The appointment of Miroslav Kalousek as the Czech Republic's new finance minister has been welcomed by those who support reform of social spending and cutting the budget deficit. However, those voters who had hoped two new parties in the three-party coalition heralded a fundamental shift in the country's scandal-prone politics are likely to be disappointed.
On June 30, the centre-right coalition that came out of the May elections agreed that Kalousek of the new Top09 party should take the all-important post of finance minister. Top09 campaigned on an agenda to cut the swelling budget deficit, which hit 5.9% of GDP last year, by targeting pensions and social spending. Putting Kalousek in charge of this gives hope that the new government will meet the ambitious deficit targets set by the outgoing administration, which promised in its latest convergence programme (which lays out how the government intends to bring its finances toward those levels needed to join the euro) to cut the deficit to 5.3% in 2010 and a further reduction of the deficit to 4.8% and 4.2% of GDP in 2011 and 2012 respectively.
"Regarding how the markets will perceive Kalousek's appointment, I think pretty positively, as we know he will advocate large budget cuts," says Stanislava Pravdova, an analyst with Danske Bank.
Pavel Sobisek, chief economist at UniCredit Bank in Prague, says the appointment of Kalousek is important in two respects. "First, the key cabinet position will be occupied by a member of the party that was the strictest of the three coalition parties in its calls to remove the fiscal imbalances," he says. "Second, Kalousek's track record as a finance minister looks promising: he was the minister during the toughest period of the global recession [between 2007-2009] and his steps looked competent then."
The parties have already agreed to cut spending by some CZK56bn (Â£1.78bn) next year. Rather, it was the division of government posts that proved to the biggest stumbling block in piecing together this new centre-right coalition, which for the first time in many years will have a decent majority of 118 seats in the 200-seat parliament, enabling it to push through the kind of bold reforms that the country has lacked since the 1990s.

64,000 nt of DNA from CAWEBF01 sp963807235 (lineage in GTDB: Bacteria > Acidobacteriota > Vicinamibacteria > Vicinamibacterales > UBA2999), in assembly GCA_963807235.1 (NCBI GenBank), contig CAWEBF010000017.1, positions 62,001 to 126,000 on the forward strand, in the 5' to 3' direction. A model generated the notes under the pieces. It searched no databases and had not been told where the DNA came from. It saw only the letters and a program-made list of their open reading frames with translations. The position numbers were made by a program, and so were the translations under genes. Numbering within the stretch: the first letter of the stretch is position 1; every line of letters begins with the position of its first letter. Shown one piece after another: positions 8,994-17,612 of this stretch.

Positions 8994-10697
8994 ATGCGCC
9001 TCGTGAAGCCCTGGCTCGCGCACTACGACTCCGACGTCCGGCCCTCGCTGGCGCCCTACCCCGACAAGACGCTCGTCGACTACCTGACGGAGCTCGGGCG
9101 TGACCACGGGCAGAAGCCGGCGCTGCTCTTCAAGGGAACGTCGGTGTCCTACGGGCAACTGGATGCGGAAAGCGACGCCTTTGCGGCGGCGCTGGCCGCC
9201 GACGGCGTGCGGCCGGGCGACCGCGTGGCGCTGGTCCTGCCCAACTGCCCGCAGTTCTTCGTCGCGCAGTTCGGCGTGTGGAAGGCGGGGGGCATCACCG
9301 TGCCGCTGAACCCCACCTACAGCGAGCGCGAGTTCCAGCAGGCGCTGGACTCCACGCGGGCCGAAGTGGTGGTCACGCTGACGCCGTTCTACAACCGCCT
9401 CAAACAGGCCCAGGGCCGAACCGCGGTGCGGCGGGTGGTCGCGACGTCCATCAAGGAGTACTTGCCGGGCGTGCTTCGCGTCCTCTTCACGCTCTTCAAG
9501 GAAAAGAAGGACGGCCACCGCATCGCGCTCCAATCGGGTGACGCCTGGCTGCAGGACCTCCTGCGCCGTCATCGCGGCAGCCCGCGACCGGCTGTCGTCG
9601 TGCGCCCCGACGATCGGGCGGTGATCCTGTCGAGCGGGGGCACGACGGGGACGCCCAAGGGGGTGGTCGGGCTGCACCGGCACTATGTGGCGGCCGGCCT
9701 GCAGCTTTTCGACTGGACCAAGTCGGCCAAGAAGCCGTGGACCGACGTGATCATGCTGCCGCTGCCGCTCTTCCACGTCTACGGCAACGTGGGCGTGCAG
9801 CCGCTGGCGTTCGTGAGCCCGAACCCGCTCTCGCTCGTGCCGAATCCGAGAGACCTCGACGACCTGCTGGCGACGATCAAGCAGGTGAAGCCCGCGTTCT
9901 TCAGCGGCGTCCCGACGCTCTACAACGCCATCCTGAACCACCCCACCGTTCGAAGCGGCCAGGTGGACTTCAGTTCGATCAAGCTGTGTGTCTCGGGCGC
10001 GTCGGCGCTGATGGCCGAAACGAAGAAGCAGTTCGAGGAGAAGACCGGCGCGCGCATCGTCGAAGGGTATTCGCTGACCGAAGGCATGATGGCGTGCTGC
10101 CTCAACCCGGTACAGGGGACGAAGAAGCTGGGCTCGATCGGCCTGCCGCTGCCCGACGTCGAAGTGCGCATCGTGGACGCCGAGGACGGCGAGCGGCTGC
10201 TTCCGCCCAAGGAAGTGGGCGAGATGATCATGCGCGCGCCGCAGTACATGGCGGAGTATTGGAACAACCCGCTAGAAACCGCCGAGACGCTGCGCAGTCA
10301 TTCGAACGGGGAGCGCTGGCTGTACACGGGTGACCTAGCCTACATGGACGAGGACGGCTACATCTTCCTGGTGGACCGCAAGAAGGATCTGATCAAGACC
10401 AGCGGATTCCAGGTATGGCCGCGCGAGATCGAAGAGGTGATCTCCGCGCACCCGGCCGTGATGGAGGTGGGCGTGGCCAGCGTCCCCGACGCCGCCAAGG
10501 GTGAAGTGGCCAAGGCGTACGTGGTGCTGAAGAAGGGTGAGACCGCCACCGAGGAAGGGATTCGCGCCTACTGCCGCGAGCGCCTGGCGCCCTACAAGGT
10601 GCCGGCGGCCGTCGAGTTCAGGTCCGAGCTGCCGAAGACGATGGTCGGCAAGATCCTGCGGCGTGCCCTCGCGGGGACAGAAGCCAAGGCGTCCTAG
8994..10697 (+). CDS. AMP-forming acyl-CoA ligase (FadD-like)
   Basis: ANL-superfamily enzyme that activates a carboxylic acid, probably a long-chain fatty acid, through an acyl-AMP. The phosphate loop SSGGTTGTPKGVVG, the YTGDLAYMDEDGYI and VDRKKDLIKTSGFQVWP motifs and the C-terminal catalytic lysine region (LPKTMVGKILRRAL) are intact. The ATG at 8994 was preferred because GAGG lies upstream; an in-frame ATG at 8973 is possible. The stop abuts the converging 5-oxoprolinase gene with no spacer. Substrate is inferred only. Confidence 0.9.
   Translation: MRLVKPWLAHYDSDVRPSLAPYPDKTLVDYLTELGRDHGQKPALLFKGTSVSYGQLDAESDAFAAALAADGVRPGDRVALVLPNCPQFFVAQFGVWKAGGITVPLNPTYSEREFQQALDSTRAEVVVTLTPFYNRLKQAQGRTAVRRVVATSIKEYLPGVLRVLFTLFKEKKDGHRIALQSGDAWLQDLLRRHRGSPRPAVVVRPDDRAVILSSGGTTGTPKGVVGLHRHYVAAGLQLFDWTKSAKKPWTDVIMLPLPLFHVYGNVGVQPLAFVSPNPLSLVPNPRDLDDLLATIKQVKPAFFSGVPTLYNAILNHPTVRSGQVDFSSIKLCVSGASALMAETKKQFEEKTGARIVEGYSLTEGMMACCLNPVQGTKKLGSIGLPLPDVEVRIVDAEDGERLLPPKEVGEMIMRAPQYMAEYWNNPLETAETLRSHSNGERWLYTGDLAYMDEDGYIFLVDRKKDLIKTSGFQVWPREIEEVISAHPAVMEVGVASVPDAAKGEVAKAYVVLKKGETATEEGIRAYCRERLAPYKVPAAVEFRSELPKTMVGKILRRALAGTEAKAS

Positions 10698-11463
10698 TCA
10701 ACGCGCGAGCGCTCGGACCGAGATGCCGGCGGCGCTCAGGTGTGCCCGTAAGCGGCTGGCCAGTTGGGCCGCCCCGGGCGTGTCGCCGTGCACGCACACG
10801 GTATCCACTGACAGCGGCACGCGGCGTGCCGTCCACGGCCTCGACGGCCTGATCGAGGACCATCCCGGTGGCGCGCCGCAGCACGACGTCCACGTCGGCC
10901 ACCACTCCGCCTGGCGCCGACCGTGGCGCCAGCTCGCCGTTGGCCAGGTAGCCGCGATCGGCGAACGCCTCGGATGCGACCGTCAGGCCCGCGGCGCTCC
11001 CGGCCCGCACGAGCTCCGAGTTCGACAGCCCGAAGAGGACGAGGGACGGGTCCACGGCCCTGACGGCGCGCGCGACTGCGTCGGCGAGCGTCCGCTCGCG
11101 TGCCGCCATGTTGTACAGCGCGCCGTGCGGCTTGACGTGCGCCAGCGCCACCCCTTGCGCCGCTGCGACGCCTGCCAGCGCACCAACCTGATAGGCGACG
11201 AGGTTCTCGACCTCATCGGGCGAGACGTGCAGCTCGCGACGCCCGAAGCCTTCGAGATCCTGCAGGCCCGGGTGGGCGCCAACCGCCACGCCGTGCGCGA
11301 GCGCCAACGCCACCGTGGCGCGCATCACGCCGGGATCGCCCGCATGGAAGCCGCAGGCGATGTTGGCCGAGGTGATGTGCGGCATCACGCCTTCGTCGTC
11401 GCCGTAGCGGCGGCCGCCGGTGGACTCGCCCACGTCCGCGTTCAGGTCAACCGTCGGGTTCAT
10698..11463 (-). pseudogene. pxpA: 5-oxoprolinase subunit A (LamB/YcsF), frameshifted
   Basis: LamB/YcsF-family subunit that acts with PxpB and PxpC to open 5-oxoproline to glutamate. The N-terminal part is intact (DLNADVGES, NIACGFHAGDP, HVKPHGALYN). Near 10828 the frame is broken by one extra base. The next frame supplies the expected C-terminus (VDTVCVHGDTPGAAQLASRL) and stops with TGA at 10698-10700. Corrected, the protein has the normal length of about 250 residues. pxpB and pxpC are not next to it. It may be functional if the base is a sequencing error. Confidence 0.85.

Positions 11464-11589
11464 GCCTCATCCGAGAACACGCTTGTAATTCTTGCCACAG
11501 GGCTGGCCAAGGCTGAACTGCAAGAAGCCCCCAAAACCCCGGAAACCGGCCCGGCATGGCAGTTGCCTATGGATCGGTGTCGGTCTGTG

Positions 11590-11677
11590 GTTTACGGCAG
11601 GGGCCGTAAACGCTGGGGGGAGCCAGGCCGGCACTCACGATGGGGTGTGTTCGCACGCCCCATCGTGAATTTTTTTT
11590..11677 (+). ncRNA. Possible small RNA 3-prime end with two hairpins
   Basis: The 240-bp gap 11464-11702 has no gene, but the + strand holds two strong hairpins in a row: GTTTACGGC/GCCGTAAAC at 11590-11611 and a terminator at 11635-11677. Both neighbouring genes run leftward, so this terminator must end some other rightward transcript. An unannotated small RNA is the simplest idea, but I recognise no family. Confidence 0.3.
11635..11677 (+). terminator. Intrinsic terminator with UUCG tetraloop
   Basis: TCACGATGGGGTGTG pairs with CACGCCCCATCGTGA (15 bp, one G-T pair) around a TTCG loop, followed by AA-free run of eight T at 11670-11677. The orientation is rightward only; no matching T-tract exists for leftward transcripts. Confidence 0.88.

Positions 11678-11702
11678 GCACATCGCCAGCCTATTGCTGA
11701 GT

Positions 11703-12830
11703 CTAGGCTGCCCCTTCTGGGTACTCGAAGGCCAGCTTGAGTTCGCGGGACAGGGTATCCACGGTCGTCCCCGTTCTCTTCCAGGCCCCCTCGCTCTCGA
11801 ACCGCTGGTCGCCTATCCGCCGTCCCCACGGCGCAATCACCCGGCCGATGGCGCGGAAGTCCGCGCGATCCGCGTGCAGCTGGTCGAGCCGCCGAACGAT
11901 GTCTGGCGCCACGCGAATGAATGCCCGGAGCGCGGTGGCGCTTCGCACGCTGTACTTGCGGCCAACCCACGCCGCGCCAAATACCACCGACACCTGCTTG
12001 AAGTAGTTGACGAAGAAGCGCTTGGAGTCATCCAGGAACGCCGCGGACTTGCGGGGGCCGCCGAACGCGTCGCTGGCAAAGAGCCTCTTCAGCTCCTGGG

There had been concern among the Civic Democrats (ODS), the largest party in the coalition with 51 seats under the leadership of Prime Minister Petr Necas, that too much power was being given away to Top09, which won just 43 seats. There had even been an idea floated, but ultimately abandoned, to split the responsibilities of the finance ministry, removing its power over state assets and leaving it with control over the budget.
Top09 was also given the foreign ministry, which will be headed by its leader, the popular and aristocratic Karel Schwarzenberg. The other new party in the coalition is the new populist Public Affairs party, with 24 MPs, whose head, the former journalist Radek John, has been appointed interior minister. His party has also got the education, transport and regional development ministries.
Public Affairs had demanded the interior ministry as its price for joining the coalition, because this portfolio would best enable it to be seen meeting its main campaign theme of rooting out corruption.
Indeed, the arrival of these two new parties on the Czech political scene has been widely interpreted as a sign of disgust by Czech voters at their country's corrupt political class. Yet some analysts in Prague question whether there has actually been a fundamental change in the country's politics, but rather, as James de Candole of Candole Partners puts it, a "controlled fragmentation" of the political centre and right by the business interests that stand behind the politicians.
The used Skoda-driving Necas is a highly-principled politician and his appointment as head of the ODS is a clear sign the party at large wants to purge its ranks of the most corrupt elements. But his biggest strength in the eyes of the public, that he has none of the country's powerful business groups behind him, could also prove to be his biggest weakness. "Necas himself loathes lobbyists," says de Candole. "The fear is that he and Schwarzenberg are quickly reduced to the role of 'Useful Idiot' by business interests in their parties."
What the two two new parties have going for them in the short run is that they will be useful in October's municipal elections by helping to syphon off disaffected ODS voters without seeing them gravitate to the opposition centre-left Social Democratic Party (CSSD), meaning the business interests will still have their people in power in Prague. However, the problem for these parties in the longer run is that they have no real structures, membership and history, and are heavily dependent on their charismatic leaders. "If one wanted to be a bit cynical, it would be possible to say that the ODS and CSSD, because they were influential, were gradually penetrated by various corruption-prone business interests - ODS calls them 'godfathers' - and the voters punished them," says Jiri Pehe, a political analyst. "However, in doing so, the voters elevated to the lower house two parties that were basically created by 'godfathers' - those two parties are basically business projects."
It's also clear from the cabinet line-up that the giant utility CEZ, which holds a level of power in the country that's unusual by any standards, will retain a high degree of influence in the new government. For example, two supervisory board members of CEZ, Ivan Fuksa and Martin Kocourek, have become the agriculture and trade ministers respectively.
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